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THL gears up for influx of independent tourists

By Graeme Kennedy

Friday 17th March 2000

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Dennis Pickup STICKING TO CORE BUSINESS: Dennis Pickup
High-flying Tourism Holdings Ltd (THL) is selling its Pacific island and southern African assets to focus on expected growth in the Australasian market.

The Auckland-based transport and attractions company has become the world's biggest motor-home rental business with more than 3500 vehicles including its 1500 Maui fleet in New Zealand and almost 2000 gained with its $161 million November purchase of Australian operator Britz.

THL has integrated the two businesses and will launch an Australian car rental venture on April 1, initially with 200 vehicles, before moving into other Australian tourism sectors including attractions to mirror its vast New Zealand operation.

Managing director Dennis Pickup said the further expansion would come when the Britz acquisition was a proven financial and operational success.

"We are not going in gung-ho. Other New Zealand businesses have done that before and failed, while others have done their homework and succeeded," he said.

"We will not get carried away by the hype of tourism but stick to our core business - we won't go back to smorgasbord tourism. We are really focused on delivery of our plans and keeping our vision as a tourist transport operator leveraging our attractions to increase shareholder wealth.

"We are moving back to Australasia. We see the tourism market as one and inbound growth into Australia is phenomenal with 8.4 million visitors expected by 2008 which creates huge capacity issues - and we will be there."

Mr Pickup said THL would sell the southern African motor-home business it inherited with the Britz purchase and the Fiji tourist bus company it bought six years ago. While both were profitable and growing, they did not fit THL's future strategy of seeking bigger opportunities available in Australasia.

The company reported a pretax profit of $15.1 million in the six months to December 31, up more than 300% on the previous period, on revenues 18% higher at $96.5 million after a year of divestment and rationalisation in New Zealand while completing the Britz purchase in Australia.

THL reduced 61 companies (26 of which were joint ventures) to 23 in the great 1999 sell-off and marshalled what was left into just three divisions.

It dropped its share in the Milford Track, Mount Cook Village and Alpine Guides along with six small South Island businesses and got out of retail, all forms of accommodation and wholesaling in Australia and the US - "all businesses too small for us as a corporate player," Mr Pickup said.

Founding director and shareholder Chris Alpe has rejoined the company as chief executive of THL Rentals, which includes Maui and Britz, Koala in Australia to target the US market, second-tier campervan companies Backpackers and Kiwi Campers, 750 rental cars in New Zealand and the formerly Britz-owned Australian car-rental venture, which will focus on inbound tourists rather than the corporate and domestic tourism markets.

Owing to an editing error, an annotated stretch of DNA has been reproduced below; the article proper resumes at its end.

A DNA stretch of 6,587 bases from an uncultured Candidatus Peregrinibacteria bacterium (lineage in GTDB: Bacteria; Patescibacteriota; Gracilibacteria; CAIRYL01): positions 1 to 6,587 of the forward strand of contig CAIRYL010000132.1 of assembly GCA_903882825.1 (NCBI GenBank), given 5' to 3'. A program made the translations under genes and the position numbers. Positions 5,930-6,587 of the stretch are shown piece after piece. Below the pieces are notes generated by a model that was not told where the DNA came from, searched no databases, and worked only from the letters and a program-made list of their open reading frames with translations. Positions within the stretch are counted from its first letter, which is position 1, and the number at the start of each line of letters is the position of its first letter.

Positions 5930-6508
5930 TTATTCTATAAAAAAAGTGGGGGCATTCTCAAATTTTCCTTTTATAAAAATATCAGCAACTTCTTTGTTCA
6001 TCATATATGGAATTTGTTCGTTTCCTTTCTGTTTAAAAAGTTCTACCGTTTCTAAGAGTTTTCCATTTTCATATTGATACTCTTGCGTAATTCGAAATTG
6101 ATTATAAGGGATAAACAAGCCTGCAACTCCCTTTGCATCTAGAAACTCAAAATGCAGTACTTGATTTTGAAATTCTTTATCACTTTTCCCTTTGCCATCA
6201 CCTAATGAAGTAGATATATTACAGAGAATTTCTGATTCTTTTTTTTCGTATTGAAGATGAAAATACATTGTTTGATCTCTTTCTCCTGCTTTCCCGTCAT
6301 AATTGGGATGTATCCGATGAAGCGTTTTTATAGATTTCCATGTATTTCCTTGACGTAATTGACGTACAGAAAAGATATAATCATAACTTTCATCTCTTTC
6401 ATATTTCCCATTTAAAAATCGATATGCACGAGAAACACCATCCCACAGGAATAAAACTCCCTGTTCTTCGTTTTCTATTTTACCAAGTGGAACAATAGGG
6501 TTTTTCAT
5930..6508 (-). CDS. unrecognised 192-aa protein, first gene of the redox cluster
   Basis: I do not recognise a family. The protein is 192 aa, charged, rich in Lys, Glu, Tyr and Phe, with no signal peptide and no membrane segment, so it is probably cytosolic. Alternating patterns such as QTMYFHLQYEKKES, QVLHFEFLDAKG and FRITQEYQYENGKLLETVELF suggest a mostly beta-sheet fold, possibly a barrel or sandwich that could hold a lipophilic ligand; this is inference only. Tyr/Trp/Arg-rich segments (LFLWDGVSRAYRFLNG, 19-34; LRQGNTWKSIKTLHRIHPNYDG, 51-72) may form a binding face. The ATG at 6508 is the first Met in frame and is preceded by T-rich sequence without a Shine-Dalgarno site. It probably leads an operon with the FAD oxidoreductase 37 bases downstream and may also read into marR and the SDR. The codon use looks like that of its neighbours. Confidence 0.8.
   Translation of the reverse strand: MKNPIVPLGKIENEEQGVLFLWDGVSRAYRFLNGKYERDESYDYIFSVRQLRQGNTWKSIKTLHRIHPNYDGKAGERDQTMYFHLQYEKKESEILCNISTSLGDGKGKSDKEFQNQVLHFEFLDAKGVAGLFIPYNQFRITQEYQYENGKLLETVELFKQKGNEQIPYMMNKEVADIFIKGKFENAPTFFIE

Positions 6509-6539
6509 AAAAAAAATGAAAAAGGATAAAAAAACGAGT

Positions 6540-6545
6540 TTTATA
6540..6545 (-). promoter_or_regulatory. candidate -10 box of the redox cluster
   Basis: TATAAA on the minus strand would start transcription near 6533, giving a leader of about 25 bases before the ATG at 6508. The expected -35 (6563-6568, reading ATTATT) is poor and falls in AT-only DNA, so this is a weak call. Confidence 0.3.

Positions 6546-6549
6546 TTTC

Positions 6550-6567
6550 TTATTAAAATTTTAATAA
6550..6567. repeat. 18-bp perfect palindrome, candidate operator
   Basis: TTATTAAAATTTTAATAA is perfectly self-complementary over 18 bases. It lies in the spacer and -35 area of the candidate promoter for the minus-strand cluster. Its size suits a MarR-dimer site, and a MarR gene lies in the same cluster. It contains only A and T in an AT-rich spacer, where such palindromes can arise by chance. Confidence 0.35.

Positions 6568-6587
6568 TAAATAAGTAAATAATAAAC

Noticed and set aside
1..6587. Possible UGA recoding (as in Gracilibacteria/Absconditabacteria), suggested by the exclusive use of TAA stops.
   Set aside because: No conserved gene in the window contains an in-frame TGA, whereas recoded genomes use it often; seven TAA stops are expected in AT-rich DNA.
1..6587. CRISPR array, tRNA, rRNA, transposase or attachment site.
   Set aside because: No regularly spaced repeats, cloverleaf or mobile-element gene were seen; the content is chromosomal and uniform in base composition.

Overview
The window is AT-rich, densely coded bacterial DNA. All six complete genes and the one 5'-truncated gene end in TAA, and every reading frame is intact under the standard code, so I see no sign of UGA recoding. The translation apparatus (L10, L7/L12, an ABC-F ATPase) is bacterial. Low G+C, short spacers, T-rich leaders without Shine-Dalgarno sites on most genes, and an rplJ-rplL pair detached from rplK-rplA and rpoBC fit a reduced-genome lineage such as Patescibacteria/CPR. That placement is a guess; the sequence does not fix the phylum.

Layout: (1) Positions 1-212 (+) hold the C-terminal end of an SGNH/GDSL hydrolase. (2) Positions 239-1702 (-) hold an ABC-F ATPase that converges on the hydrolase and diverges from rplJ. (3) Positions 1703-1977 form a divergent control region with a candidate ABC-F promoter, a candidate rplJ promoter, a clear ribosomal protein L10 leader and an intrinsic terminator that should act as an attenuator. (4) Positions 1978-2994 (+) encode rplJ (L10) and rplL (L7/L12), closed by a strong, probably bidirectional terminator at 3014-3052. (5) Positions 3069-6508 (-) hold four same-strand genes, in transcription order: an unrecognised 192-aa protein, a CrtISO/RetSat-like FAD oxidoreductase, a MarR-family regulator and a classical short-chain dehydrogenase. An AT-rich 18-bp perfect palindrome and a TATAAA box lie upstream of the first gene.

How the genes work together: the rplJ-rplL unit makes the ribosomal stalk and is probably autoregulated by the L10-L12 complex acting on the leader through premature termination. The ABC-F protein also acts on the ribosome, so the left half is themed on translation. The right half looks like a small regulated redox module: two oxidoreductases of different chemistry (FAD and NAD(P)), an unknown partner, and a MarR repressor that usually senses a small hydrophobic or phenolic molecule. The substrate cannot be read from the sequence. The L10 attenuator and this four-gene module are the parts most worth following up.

Mr Pickup said former Fletcher Challenge executive Jude Laurenson had been hired to handle marketing and repositioning of the rental brands.

"Motor-homes began in Europe with the Free Independent Traveller (FIT) - people who didn't want to go on a packaged tour," he said.

"The Germans, who get five to seven weeks' holiday a year, started the trend and once they did Europe, they started looking for other destinations.

"The cost of an airfare to come to Australia or New Zealand is proportionately not great in a longer holiday and the big appeal of motor-homes is freedom - which particularly suits clean, green New Zealand.

"The Americans followed, and they come in convoys of up to 50 vehicles - they travel in convoys round the world and it is a great growth area for us. We had to go to Australia - it is so much bigger and under-represented in motor-homes.

"Our major markets are the UK, Europe and the US and as scheduled packaged tourism moves toward FIT, motor-homes and rental cars will be the winners. And what happens when the Japanese lead the Asian FIT market as the Germans did in Europe?

"They are getting more confident with language, travelling outside the packaged tours without guides and driving our vehicles. They also want the freedom and the rest of Asia will follow them."

THL has reduced its combined Maui-Britz depots from 24 to 13 (10 in Australia and three in New Zealand) while maintaining the same geographic coverage.

The company's Project Combine last year rationalised accounting and reservations centres and installed a national call centre in a move expected to improve profit by $1 million.

THL's coaching division, Mr Pickup said, would continue to grow with its branded Mount Cook and Johnston's charters, Oz and Kiwi Experience and the Auckland Airport Airbus. Package tours were enjoying worldwide growth, particularly with older generation travellers.

The company's Great Sights division, he said, had been restructured and was focusing on the fast-growing FIT market and cross-selling from transport into attractions, which in New Zealand include Kelly Tarlton, Milford Sound Red Boats, Treble Cone ski field, The Helicopter Line and Mount Cook Ski Planes.

"We will be looking for attractions in Australia to leverage off our tourist transport business."

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